With the 2009 regular season in the books, SI.com looks at some of the record-breaking moments, starting with Chris Johnson, who finished with a record 2,509 total yards while becoming the sixth player in league history to rush for 2,000 yards in a season. Along the way to eclipsing the 2,429 yards compiled by Marshall Faulk in 1999, Johnson became the first player to score touchdowns of 50-plus, 60-plus and 91-plus in the same game when he had 57- and 91-yard scoring runs and a 69-yard TD reception in Week 2. His three touchdown runs of 85 yards or longer this season are more than any other player has in an entire career.
2 of 16John Biever/SI
On Dec. 6, Brett Favre set the league record by playing in his 283rd consecutive game, moving ahead of former Vikings great Jim Marshall. Earlier in the season, Favre set a record with his 271st consecutive start. He also became the first quarterback in history to beat all 32 NFL teams when the Vikings defeated Favre's old Green Bay Packers in October.
3 of 16Tim Steadman/Icon SMI, Nick Laham/Getty Images
DeAngelo Williams and Jonathan Stewart
DeAngelo Williams (1,117 yards) sat out Carolina's final two games with a sprained ankle, while Jonathan Stewart (1,133 yards) finished a strong sophomore season with three straight 100-plus yard rushing performances and the team rushing lead. Williams and Stewart became the first teammates since the AFL-NFL merger to each rush for over 1,100 yards.
4 of 16Elsa/Getty Images
On a snowy October Sunday in Foxboro, Tom Brady threw five touchdown passes in the second quarter against Tennessee, the most ever in a single NFL quarter. The Patriots led 45-0 at halftime, another NFL first.
5 of 16Al Tielemans/SI
Brandon Marshall did all he could to talk and pout his way out of Denver in the preseason. But he stuck around and set an NFL record with 21 receptions in Week 13 against the Colts on a day when quarterback Kyle Orton targeted the tall receiver 28 times. Marshall broke the mark set by Terrell Owens while with San Francisco on Dec. 17, 2000.
6 of 16Sam Greenwood/Getty Images
A week after he opened the season by throwing two interceptions and getting sacked three times, Kurt Warner completed 24 of 26 passes, with no interceptions and no sacks en route to setting the single-game completion percentage record at 92.3. The old record of 91.3 percent had been set by Vinny Testaverde while with Cleveland on Dec. 26, 1993 against the Los Angeles Rams.
7 of 16Jamie Squire/Getty Images
With his second kickoff return for a touchdown against the Kansas City Chiefs on Dec. 20, Joshua Cribbs became the first player in league history to have eight scoring returns in a career. He and Miami's Ted Ginn Jr. became the only players in league history with two 100-plus-yard kickoff returns in the same game. Ginn pulled off the feat in Week 8 against the Jets.
8 of 16Jamie Squire/Getty Images
No quarterback in league history has finished a season with a higher completion percentage than Drew Brees, who connected on 363 of his 514 attempts for 70.6 percent. Brees broke the record set in 1982 by Cincinnati's Ken Anderson (70.55).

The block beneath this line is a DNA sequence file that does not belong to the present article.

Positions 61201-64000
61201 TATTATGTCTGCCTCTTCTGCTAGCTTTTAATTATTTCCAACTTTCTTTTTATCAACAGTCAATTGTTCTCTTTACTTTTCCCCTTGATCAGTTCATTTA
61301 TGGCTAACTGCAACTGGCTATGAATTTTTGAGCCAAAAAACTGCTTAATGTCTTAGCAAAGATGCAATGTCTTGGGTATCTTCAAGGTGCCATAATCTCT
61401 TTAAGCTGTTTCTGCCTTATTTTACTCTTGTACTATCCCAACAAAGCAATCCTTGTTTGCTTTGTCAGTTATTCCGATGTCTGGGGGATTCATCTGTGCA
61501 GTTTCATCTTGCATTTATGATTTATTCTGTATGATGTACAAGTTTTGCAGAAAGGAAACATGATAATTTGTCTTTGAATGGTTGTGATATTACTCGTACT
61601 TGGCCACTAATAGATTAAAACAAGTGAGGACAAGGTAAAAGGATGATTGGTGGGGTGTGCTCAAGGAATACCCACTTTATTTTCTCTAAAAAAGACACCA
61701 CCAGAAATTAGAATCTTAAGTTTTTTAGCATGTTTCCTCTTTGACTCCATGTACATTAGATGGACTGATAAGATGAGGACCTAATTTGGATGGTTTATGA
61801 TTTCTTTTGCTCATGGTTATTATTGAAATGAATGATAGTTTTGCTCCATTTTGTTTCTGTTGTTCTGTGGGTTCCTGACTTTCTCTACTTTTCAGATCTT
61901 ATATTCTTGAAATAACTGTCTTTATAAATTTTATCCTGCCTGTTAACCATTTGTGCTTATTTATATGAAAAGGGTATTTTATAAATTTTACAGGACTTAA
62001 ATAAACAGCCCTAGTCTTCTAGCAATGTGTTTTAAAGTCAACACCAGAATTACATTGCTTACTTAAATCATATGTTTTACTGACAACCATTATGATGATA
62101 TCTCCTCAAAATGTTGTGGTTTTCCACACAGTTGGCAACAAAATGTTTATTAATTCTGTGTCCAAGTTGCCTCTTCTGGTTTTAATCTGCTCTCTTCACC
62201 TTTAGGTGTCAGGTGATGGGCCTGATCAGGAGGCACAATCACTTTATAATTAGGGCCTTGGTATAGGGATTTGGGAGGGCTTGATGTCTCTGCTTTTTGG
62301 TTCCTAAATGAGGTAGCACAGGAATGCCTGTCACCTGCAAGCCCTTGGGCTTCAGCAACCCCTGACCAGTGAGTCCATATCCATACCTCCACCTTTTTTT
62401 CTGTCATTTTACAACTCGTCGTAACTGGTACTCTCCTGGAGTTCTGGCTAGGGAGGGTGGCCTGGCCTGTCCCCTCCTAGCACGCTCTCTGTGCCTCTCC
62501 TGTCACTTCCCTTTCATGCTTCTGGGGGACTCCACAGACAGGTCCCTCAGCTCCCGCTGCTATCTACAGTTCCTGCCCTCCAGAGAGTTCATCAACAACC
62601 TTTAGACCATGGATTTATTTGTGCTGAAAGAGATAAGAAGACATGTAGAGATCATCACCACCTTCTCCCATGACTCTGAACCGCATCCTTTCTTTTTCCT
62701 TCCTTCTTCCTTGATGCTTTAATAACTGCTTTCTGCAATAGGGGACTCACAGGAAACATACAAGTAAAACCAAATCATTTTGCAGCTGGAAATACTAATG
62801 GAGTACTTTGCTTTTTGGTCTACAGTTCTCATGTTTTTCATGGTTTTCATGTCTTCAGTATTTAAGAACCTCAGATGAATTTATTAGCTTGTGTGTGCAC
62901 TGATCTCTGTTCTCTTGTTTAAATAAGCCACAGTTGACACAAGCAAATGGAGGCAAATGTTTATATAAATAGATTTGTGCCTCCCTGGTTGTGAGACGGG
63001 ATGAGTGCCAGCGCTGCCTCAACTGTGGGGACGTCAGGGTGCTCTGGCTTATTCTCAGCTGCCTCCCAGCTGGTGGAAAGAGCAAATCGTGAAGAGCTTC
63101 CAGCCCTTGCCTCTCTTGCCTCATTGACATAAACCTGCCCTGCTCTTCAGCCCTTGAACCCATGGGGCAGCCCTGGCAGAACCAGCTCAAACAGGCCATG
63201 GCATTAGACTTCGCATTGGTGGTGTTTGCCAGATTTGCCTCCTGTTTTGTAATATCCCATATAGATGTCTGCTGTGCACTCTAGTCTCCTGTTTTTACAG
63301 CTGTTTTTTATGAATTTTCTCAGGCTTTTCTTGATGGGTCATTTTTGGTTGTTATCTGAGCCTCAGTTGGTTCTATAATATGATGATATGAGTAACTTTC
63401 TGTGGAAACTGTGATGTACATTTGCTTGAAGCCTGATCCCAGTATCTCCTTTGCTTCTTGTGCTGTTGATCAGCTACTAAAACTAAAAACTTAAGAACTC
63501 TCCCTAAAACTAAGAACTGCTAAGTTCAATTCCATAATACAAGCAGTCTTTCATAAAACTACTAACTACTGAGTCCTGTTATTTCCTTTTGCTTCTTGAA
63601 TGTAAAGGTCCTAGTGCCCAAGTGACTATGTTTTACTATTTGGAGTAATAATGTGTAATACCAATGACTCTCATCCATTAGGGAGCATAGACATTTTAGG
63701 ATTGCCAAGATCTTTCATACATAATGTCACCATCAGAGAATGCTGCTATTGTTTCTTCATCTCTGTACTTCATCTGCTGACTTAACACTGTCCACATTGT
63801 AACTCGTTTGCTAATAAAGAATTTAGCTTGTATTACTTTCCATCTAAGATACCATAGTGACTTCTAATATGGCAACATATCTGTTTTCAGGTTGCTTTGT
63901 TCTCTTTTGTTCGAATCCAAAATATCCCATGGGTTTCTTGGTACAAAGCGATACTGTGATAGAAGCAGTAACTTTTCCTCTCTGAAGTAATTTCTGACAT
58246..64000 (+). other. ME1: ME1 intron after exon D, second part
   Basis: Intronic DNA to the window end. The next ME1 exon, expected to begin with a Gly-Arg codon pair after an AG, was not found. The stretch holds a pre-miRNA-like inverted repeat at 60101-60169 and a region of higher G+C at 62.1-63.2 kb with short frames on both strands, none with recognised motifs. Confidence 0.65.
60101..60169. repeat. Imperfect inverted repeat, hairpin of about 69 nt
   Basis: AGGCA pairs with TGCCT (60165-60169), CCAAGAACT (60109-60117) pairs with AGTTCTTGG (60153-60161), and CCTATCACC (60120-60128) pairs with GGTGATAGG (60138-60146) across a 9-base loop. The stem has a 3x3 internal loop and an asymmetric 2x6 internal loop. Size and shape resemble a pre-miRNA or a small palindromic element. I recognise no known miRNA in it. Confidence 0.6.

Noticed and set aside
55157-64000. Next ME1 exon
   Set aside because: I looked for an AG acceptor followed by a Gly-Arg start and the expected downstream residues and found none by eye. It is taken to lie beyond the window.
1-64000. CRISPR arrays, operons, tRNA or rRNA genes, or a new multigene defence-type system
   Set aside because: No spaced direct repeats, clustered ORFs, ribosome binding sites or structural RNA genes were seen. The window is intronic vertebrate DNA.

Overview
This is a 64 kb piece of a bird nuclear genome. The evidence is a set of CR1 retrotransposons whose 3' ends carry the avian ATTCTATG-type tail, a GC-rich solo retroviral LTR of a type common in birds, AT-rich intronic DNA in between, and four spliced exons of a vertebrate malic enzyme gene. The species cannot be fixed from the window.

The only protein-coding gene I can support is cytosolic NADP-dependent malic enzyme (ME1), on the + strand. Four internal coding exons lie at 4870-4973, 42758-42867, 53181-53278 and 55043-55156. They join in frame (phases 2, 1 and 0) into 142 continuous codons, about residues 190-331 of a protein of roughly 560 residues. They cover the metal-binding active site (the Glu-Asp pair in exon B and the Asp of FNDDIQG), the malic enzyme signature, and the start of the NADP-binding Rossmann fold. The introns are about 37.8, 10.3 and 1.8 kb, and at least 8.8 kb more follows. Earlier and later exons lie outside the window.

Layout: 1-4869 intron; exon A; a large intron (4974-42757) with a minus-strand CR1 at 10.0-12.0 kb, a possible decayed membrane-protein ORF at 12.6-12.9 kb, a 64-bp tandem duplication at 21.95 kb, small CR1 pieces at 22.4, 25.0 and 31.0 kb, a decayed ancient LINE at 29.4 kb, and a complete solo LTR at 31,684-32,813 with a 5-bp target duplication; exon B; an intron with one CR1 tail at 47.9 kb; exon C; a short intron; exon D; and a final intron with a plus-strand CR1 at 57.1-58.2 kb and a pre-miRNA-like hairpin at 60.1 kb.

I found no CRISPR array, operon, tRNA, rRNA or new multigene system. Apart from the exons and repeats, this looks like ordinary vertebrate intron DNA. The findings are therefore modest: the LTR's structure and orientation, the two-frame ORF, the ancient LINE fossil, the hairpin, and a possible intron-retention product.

9 of 16Bob Rosato/SI
The veteran free safety finished the season tied with Buffalo rookie Jairus Byrd, Philadelphia's Asante Samuel and Green Bay's Charles Woodson with a season-high nine interceptions, but Sharper stands alone in interception return yards in a single season. He had 376 to clip Ed Reed's record of 358 set in 2004.
10 of 16Jared Wickerham/Getty Images
No player in league history had thrown for over 500 yards and capped it with a game-winning touchdown throw in the fourth quarter of the same game until Big Ben did so against Green Bay in Week 15. Roethlisberger finished with 503 yards.
11 of 16Joe Robbins/Getty Images
The Detroit quarterback set an NFL rookie record by throwing for 422 yards and five touchdowns in a 38-37 victory against Cleveland on Nov. 22. His final TD of the game came on an untimed play at the end of regulation when he re-entered the game against doctor's orders.
12 of 16Streeter Lecka/Getty Images
Tennessee lost its first six games of the season, but won its next five with Vince Young under center to become the first NFL team to have that kind of turnaround.
13 of 16Gregory Shamus/Getty Images
With a chilly thud in Cleveland in a Week 14 setback, the Pittsburgh Steelers became the first team in NFL history (not counting replacement players) to lose five in a row the season after winning a Super Bowl. The Steelers went on to join the dubious club of Super Bowl champions who failed to make the playoffs the following year.
14 of 16Bill Frakes, Bob Rosato/SI
Indianapolis Colts and New Orleans Saints
Both teams won their first 13 games, marking the first time in NFL history that two teams went that deep into a season without suffering a loss. The Colts also set the record for consecutive regular season wins over multiple seasons, running their mark to 23 before losing in Week 16 to the New York Jets.
15 of 16Bill Frakes/SI
The Packer became the first quarterback to throw for 4,000 yards in each of his first two seasons as a starter. He and Kurt Warner are the only quarterbacks to throw for 4,000 in their first season as a starter. Warner, however, passed for only 3,429 the next season. Rodgers has gone for 4,038 and 4,434.
16 of 16Greg Nelson/SI
For the opening game of their new stadium, the Cowboys issued 105,121 tickets, setting an NFL record for attendance. The old mark of 103,467 occurred in October 2005 at a 49ers-Cardinals game at Azteca Stadium in Mexico.<br><br>Which record would you add to the gallery? Send comments to firstname.lastname@example.org.
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